L. Williams performs Chopin
(© Benjamin Ealovega)
Major musical venues around the planet have been ominously silent during the past pandemic year, but conservatories and many other citadels of music education have been actively engaged in streaming concerts, practice, teaching, and learning to keep the art alive and vibrant regardless of the circumstances. One such venue is the Royal Welsh College of Music and Drama (RWCMD) in Cardiff, Wales, UK, the first Steinway Conservatoire in Europe. The College acquired 24 new Steinway pianos, including the Model D Concert Grand used in this program.
What better way to display the ingenious construction of this new instrument than by hosting a six-concert series of works by Frédéric Chopin, esteemed as the “poet of the piano.” Artist-in-Association Llŷr Williams is the featured pianist in all six recitals held in the shadow of Cardiff Castle in the Dora Stoutzker Concert Hall. To judge by a recital in the series I “attended” online in mid-May, both pianist and instrument were at their finest despite the punishing circumstances of the pandemic.
The program, “24 Preludes”, presented before an enthusiastic, socially distanced audience, was a rare treat to hear, not only in the sampler of delights announced by the title, but in a selection of waltzes, nocturnes, an impromptu, and the dazzling scherzo presented in the first half of the program. It was almost shocking to hear a live audience enthusiastically applauding after many months of musicians applauding each other in empty halls, or, in the case of a solo recital, no applause at all.
The evening opened with three Waltzes, op. 34, composed between 1834 and 1838. Williams launched boldly into the first, in A-flat major, blending a lightness of touch appropriate for a dance with a maturity and warmth that honored the budding genius of the composer. The strength, yet brevity, of Williams’ attacks on high notes is always a delight to hear, especially so in these.
Williams played the Nocturne D-flat major, op. 27, no. 2, with a distinctly modern sensibility. The byline, “by Chopin,” is not a license to be sloppy and untidy. Instead, this pianist combines respect for the integrity of Chopin’s solid intelligence with the expressive feeling that great Romantic-era music deserves. In this work and the Nocturne in B major, Op. 32 No. 1, Williams is listening as he plays, his concentrated facial expression and dignified bearing suggesting that at this moment, for the artist, nothing is more important than performing Chopin with absolute attention.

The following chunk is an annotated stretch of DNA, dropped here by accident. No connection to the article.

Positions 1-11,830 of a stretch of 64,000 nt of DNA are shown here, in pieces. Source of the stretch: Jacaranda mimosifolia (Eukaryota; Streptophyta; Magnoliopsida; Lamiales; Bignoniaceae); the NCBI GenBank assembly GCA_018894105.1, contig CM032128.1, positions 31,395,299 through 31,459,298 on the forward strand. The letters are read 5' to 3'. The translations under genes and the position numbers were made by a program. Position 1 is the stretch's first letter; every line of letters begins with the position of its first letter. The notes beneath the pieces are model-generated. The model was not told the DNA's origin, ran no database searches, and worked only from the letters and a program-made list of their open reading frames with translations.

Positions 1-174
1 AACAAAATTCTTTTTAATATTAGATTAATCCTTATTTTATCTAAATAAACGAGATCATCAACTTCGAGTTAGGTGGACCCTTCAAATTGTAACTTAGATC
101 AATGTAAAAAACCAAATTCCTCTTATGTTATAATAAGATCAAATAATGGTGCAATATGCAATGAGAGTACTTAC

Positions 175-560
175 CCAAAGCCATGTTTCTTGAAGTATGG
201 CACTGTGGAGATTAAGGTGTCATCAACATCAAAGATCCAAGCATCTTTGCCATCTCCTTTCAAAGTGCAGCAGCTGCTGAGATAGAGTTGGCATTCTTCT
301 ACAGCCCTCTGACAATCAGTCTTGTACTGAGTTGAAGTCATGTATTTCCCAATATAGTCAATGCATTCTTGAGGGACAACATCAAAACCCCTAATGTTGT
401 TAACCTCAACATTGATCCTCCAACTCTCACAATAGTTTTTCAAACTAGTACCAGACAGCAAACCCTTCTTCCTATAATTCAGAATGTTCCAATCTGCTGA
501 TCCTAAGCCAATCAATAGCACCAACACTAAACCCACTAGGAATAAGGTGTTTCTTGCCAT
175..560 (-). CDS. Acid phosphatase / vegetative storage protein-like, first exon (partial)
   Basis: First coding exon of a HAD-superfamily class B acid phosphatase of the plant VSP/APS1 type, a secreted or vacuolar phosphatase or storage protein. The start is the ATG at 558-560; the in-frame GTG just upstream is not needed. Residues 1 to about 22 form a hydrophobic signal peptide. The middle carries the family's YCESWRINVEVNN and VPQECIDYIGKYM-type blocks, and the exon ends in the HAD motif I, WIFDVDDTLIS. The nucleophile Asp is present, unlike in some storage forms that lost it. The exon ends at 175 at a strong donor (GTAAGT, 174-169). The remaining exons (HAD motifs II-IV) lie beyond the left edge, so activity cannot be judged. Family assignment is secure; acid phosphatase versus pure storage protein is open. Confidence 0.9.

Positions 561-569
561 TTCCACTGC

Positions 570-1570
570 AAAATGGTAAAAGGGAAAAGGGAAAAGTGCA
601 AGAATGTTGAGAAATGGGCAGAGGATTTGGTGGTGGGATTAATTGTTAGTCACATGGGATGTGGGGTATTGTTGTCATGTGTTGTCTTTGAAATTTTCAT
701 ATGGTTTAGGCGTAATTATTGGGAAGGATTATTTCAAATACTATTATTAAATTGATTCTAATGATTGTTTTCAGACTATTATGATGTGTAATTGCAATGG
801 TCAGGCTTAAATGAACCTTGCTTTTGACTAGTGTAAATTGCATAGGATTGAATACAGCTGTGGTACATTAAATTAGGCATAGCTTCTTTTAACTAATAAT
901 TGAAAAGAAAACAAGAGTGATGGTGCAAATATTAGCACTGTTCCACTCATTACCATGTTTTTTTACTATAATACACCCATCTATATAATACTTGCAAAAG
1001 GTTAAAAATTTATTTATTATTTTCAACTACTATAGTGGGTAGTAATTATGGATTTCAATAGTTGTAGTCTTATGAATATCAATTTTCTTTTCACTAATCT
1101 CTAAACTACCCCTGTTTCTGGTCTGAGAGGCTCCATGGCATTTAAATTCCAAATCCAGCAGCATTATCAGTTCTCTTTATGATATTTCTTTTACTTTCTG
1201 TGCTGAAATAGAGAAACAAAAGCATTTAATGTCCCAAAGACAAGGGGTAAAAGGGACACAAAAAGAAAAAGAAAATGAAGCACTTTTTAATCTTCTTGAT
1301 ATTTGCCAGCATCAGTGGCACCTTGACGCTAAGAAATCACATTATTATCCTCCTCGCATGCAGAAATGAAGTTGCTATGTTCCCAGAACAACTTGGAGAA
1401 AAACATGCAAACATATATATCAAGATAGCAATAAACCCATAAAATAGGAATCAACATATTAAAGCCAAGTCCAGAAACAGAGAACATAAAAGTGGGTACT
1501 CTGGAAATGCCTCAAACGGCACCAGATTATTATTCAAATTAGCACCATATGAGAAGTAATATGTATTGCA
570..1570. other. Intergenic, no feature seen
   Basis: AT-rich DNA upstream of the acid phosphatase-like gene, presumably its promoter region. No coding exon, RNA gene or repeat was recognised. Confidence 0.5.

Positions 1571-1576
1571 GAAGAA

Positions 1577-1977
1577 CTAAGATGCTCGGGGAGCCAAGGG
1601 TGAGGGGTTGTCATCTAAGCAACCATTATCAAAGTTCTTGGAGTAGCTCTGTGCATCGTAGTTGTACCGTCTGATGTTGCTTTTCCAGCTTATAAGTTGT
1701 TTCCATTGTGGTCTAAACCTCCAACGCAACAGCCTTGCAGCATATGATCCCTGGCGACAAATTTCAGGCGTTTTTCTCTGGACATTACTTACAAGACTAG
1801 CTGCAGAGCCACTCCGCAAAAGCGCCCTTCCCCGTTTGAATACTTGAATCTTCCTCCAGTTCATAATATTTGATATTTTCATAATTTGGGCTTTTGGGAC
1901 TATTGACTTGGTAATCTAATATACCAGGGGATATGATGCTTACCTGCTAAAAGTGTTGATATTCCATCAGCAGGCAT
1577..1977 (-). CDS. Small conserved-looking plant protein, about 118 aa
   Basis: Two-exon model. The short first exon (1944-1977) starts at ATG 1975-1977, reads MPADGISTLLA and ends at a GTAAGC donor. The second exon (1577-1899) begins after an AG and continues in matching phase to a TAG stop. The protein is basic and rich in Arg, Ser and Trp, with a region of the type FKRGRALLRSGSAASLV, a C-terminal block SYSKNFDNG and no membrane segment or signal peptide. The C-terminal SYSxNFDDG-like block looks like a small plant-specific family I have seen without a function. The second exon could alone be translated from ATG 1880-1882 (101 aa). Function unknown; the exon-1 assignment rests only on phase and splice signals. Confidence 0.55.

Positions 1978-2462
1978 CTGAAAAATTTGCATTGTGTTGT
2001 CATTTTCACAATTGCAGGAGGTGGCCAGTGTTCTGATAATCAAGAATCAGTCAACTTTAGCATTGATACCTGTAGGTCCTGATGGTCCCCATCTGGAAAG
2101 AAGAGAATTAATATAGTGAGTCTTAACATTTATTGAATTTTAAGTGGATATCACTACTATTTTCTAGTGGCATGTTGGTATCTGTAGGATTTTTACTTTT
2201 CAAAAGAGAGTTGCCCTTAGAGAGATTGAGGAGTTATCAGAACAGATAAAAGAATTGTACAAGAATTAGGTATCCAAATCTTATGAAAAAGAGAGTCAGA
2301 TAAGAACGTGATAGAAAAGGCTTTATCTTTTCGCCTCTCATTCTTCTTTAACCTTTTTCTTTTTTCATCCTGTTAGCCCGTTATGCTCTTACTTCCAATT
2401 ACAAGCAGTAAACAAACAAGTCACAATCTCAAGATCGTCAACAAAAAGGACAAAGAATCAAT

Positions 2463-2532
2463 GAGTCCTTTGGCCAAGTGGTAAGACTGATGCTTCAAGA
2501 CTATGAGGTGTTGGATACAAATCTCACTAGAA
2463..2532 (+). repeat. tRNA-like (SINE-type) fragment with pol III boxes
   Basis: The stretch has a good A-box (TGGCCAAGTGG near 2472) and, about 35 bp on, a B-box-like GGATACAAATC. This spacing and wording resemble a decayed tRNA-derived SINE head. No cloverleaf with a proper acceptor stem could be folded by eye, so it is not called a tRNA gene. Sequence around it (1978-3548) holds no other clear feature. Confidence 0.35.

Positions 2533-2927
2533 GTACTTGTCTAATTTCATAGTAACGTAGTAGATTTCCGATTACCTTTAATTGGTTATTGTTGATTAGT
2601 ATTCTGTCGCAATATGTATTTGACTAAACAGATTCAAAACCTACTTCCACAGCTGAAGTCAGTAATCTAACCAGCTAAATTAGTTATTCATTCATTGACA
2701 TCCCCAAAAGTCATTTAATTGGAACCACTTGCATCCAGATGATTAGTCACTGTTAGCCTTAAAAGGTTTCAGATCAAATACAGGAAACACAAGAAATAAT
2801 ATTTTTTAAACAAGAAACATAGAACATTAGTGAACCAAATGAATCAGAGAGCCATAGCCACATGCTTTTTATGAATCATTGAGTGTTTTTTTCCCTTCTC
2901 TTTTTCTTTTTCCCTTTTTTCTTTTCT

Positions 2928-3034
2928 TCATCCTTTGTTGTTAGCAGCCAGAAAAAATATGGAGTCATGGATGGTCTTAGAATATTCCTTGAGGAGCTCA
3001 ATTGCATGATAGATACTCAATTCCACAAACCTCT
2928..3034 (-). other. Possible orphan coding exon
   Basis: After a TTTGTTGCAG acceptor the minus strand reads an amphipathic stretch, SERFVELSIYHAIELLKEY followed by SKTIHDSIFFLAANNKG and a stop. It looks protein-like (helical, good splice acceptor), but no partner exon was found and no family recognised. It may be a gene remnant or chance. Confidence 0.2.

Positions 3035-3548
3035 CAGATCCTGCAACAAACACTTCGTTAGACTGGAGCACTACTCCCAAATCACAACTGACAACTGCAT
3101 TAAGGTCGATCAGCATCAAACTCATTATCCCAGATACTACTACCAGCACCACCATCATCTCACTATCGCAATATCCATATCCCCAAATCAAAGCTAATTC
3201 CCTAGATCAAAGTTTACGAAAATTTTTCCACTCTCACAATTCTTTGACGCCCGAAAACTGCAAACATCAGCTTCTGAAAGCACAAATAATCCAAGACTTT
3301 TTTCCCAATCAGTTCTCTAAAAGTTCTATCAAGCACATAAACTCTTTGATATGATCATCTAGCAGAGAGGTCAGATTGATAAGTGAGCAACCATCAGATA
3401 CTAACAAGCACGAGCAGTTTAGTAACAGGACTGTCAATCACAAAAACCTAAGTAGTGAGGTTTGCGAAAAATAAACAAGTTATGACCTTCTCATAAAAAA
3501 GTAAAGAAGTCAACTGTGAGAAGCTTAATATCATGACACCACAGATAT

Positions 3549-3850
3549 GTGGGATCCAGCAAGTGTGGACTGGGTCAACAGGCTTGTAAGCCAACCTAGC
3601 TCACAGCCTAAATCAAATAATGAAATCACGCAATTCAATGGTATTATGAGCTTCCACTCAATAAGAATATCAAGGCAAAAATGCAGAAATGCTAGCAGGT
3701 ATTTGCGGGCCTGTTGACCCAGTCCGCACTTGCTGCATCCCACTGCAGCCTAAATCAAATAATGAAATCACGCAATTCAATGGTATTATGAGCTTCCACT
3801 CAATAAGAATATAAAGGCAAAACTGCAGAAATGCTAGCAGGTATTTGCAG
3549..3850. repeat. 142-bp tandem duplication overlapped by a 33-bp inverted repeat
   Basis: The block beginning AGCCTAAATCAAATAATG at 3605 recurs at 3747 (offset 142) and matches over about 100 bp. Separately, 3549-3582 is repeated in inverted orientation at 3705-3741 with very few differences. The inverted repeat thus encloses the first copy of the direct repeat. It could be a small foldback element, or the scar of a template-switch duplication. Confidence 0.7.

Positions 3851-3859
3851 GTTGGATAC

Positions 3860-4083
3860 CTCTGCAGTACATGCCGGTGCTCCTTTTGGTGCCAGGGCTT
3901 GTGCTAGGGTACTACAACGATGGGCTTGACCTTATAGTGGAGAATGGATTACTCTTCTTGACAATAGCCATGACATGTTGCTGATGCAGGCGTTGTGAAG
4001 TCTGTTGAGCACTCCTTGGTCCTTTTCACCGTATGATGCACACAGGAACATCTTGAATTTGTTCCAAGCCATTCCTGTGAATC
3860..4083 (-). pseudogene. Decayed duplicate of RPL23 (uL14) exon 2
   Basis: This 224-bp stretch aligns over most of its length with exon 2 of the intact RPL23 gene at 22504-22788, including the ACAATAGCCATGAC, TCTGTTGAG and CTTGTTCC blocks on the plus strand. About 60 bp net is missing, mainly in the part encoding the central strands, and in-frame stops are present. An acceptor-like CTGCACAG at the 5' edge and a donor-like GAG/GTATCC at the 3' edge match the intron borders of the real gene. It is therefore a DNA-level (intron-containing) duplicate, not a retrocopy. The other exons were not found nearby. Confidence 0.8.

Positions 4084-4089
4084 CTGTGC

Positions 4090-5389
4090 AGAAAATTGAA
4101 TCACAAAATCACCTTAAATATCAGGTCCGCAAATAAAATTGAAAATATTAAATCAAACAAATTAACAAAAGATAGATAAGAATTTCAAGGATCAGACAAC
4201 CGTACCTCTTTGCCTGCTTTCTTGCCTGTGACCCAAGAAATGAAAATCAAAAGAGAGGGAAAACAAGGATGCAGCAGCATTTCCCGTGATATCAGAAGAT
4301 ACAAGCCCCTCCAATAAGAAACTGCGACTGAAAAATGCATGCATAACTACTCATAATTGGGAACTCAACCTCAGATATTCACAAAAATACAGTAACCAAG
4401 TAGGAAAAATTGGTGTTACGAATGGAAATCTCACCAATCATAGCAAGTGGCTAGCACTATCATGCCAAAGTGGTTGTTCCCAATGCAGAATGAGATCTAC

Following the playful Impromptu No. 1 in A-flat major, Op. 29, Williams offered a breathtaking reading of the Scherzo No. 2 in B-flat minor, Op. 31, luxuriating in its monumental chords, tender echoes, and lyrical articulations. The work takes new twists and turns as it unfurls, all so different from a jovial scherzo in the hand of Beethoven.
Following an intermission—in itself a rare hiatus in streaming concerts during the past year—Williams presented Chopin’s 24 exquisite delicacies with the range and variety they deserve. Polished during Chopin’s stormy and disease-clouded stay in Majorca with George Sand and her children, the Preludes reflect what it means to be human, from the freshness of birth, through the passions of love, to the shadow “above the grave” as Cortot characterized the poignant Prelude in E minor. Under Williams’ touch, one cannot imagine a more graceful segue from lento to più lento in the F-sharp major selection. In other places, Chopin has a way of burying a melody in the middle of a series of complex chords, but Williams delineates the tunes without sacrificing the structure that both hides and sustains them.
While desiring that in-person concerts with live audiences and appropriately compensated artists will return by the fall season, I hope venues also will continue to offer at least some performances in streaming form. It is true that there are many aspects of concert-going that we cannot replicate by streaming. The quality of the sound, being surrounded by interesting people, vibrations that travel through our armrests and up from the floorboards, even the familiar discomfort of sitting on a bunched-up jacket or dashing for the exit to catch the early train. They all add up to an experience that has no equal.
And yet, there is a place for streaming, YouTube, and their ilk, which I would categorize with recordings, DVDs, radio, and TV. These media allow us to see and hear so much more, including music from parts of the world we may never visit and the finest artists as well. How many young people or those not previously exposed to the repertoire have discovered the joys of classical music thanks to streaming?
So, while thanking RWCMD for its creative use of technology in the past year, I encourage them and other hosts of great music to continue to do so as an adjunct to future live performances. I for one look forward to continuing to visit the world’s concert halls on this magic carpet of technology for years to come.